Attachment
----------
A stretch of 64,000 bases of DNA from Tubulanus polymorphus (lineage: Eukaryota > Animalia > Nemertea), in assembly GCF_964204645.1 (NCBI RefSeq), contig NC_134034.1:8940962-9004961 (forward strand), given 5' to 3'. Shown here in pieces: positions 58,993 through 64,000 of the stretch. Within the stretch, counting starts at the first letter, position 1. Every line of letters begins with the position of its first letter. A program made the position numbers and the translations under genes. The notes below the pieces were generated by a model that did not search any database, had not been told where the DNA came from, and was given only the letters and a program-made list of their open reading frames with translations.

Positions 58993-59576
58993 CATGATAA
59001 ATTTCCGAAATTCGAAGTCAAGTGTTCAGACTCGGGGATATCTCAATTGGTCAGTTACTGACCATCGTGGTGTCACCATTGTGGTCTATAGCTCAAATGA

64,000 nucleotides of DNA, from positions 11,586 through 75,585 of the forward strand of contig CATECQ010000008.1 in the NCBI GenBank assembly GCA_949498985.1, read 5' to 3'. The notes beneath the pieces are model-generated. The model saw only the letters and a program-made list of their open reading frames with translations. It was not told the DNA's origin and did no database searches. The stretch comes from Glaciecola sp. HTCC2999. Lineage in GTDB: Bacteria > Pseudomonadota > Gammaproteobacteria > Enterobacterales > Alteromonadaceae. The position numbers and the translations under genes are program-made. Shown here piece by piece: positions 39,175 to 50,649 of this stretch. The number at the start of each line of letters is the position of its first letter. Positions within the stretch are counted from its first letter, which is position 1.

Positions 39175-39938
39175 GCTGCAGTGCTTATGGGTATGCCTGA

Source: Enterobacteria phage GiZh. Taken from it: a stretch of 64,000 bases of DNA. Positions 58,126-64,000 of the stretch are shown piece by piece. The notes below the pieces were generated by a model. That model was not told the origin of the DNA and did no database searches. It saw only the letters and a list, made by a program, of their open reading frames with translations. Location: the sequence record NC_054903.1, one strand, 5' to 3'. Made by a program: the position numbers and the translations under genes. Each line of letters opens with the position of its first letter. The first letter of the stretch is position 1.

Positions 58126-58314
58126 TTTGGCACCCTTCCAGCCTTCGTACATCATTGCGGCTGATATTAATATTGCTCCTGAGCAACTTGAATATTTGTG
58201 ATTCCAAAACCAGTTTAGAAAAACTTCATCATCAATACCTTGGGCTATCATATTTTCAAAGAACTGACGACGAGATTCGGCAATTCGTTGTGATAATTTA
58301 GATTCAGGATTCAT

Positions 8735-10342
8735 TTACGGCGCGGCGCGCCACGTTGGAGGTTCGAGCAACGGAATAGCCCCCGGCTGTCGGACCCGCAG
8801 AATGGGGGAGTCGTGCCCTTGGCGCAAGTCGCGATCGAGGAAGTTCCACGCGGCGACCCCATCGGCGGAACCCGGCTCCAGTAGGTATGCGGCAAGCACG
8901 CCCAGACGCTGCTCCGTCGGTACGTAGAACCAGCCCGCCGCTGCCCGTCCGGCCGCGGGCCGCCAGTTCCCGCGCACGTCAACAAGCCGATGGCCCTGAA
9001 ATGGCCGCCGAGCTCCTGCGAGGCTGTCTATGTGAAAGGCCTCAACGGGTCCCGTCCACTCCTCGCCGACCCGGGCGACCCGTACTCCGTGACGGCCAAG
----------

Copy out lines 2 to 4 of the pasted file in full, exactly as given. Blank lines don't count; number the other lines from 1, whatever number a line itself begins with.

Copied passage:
Positions 58993-59576
58993 CATGATAA
59001 ATTTCCGAAATTCGAAGTCAAGTGTTCAGACTCGGGGATATCTCAATTGGTCAGTTACTGACCATCGTGGTGTCACCATTGTGGTCTATAGCTCAAATGA